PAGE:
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Monday, August 30, 2010

Product Review: Peterson Directed Handwriting

In this review I will be discussing Peterson's Directed Handwriting. I was fortunate enough to receive a free copy of their cursive program to try out with the boys. I received the program free of charge for my honest review on this blog. I received no other compensation.

Isaac has been begging for a year to do cursive, but his print is so horrid that I wouldn't let him try it. But after taking an on-line teacher support class from Peterson Directed Handwriting, I decided that we would just jump into the program and see how it went. I even brought Henry along for the journey and he has been writing for only a few months.

Talk about an great company! The customer support system is truly amazing. Apprehensive about starting a handwriting program? Just not sure if this is the program for you? The folks over at Peterson Directed Handwriting are ready to address all you concerns and questions. They even offer on-line teacher support training starting at only $35.00. For more information on their on-line teaching training courses, CLICK HERE.

Peterson Directed Handwriting has a full array of programs featuring both print and cursive. They allow you to purchase just a single book, or an entire program. Prices are very resonable and range from around $15.00 up to about $40.00 per item. They offer E-Workbooks which allow you to print practice pages using Acrobat Reader. Another advantage is that their software package is compatible with a pen tablet on your PC. To check out their website for all their wonderful products, CLICK HERE.

And for all you Latrobe friends reading the blog, Peterson's Directed Handwriting is based out of Greensburg, PA. What a great way to support a local business!


Peterson Directed Handwriting has been around for over 100 years. In that time they have developed a cursive writing program that naturally progresses through four basic movements to help students learn the cursive written language. They have paired these movements with other sensory activities to further help students master the writing process.

The program focuses on the importance of movement. Cursive writing is achieved by moving the pencil sideways. This is not done just with the hand, it also involves the wrist, arm and fingers. All must be in coordination to achieve the correct fluidity of movement. Feel confused and intiminated? Peterson easily walks you through the teaching process until you feel comfortable and confident.

The program follows a natural progression of skills. This means that the student works on a specific skill until it is completely mastered. The most basic skills are taught first, and each lesson builds in complexity. I found this approach extremely helpful in teaching children working at different levels. They moved at their own pace, and there was never pressure to move ahead before a skill was mastered.

Although there is no day-to-day lessson plans, the work texts clearly lay out the steps for the progression of skills. They also offer tips and recommendations if you find your student is simply "not getting it."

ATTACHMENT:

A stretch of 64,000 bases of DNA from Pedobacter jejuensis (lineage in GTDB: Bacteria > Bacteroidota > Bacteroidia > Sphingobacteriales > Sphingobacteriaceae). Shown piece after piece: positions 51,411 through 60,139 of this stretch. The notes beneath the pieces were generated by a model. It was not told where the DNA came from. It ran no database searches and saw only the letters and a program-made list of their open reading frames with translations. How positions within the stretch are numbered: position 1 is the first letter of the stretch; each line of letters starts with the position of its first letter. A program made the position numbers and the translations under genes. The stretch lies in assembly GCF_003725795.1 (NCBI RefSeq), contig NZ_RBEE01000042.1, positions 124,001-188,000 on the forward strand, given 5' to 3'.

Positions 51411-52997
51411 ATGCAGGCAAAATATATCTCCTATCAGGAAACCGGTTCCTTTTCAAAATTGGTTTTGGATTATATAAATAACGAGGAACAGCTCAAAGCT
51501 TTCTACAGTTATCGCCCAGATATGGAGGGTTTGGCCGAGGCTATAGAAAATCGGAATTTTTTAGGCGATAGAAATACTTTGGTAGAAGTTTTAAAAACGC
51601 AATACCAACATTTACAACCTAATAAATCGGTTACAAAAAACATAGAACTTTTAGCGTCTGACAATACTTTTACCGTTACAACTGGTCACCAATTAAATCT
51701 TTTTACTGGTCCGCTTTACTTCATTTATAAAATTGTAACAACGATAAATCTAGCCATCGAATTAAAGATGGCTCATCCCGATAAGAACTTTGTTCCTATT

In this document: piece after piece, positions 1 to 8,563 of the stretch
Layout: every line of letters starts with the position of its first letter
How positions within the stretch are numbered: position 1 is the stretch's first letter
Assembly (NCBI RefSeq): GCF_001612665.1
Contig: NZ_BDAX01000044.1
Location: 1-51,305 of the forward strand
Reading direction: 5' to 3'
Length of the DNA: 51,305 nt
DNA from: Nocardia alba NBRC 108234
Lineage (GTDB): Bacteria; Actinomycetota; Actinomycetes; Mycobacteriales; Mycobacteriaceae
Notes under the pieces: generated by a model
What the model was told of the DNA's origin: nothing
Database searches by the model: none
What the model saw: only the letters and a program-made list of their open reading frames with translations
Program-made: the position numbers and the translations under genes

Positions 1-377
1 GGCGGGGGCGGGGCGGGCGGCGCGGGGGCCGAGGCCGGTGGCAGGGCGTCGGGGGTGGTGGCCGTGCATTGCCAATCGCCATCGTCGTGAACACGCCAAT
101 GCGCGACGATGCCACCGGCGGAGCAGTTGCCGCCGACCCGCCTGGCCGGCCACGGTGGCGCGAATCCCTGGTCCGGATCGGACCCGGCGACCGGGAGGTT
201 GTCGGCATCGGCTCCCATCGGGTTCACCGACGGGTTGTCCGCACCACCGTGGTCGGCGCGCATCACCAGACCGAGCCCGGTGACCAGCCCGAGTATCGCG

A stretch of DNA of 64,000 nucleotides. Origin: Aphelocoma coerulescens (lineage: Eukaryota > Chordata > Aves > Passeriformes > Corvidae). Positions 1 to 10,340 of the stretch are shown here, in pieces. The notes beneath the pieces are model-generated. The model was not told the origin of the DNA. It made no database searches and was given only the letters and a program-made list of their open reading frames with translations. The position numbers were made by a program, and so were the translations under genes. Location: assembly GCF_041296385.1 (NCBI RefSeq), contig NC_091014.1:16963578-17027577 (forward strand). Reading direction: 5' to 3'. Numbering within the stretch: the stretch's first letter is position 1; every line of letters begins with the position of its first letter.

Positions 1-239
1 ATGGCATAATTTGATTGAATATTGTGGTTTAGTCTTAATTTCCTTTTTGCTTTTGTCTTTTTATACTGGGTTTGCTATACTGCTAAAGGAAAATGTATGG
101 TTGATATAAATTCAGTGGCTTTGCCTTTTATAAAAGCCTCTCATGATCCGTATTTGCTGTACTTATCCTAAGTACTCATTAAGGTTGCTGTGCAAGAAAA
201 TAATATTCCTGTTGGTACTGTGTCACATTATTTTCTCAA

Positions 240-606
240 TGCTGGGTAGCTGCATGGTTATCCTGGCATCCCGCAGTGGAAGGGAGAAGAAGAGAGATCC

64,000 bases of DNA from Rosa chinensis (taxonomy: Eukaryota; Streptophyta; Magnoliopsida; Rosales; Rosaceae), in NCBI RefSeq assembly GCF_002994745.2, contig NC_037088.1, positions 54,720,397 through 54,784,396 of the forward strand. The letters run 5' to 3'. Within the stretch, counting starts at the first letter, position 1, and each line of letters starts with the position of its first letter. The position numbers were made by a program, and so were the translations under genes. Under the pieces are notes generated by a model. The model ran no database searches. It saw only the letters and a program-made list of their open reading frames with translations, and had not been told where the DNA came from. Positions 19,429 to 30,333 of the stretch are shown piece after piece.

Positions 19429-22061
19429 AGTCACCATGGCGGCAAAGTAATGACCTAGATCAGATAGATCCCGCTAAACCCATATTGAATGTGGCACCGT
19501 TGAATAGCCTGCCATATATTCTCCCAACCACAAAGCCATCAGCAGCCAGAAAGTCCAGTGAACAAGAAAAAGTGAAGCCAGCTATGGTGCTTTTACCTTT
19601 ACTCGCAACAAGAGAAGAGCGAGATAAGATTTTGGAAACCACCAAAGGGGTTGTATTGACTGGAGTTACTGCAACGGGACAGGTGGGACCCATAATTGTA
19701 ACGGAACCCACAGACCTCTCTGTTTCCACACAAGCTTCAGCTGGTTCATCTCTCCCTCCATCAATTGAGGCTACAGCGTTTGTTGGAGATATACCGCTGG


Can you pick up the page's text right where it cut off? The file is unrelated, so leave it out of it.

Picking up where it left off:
*The three boys (grades kindergarten to fourth) could all be doing the program at the same time and it didn't overwhelm me in the least. I would present the lesson, pass out the sheets, make sure each child was using proper positions, and VIOLA! The sheets would become completed among a soundtrack of little letter movements.

*The animated letter cards were fun and engaging.

*The movement and voice combination also offered an entertaining twist into handwriting time. We would mix it up by using silly voices, whisper voices, etc.

*The program had a natural progression which allowed my children to easily master skills necessary to more forward in the program. This also allowed the children to move at their own pace within the program, and didn't cause any added pressure on me as the instructor.

*It seems very hard to "fall behind" while using this program. Since my children worked at their own pace within the levels, it was never a problem that one child was still working on the first basic shape and another child had mastered all four. There was no resentment because the program does not have a competitive element. The natural progression lends itself to practice, not completion.


*Despite all the ways in which I tried to make the lessons fun, when it came down to it, the handwriting sheets were exactly that. Handwriting sheets. Repetitive and dry to my three boys. The kids didn't want to complete them. Even writing as many letters as they were old became too much after a few days.

* The program didn't have a day-by-day or step-by-step lesson plan. My success as a homeschooling mother relies heavily on knowing what I need to do and what the child needs to do for each day. I do not have the energy or motivation to create my own lesson plans for a curriculum. I prefer them already thought out, written down, and scripted if possible. I use that and make the necessary changes to fit our family. More often than not, when I have to create the daily plan, we stop the program within a few months because real life takes control of the homeschool day. I know that the essesence of this type of program would be lost with a day-by-day plan, I mean, how can you have a daily lesson when you are allowing a student to progress at their own pace? I am just stating that for my family, a program without a day-by-day plan generally does not work for us.

My final thoughts on the program:

This program would work best for a family who has a struggling writer and/or a family who wants/needs a systematic approach to handwriting skills. Although this program didn't work well for my family at this time, I wouldn't hesitate to mention it to any friends who may be in the market for a handwriting program.

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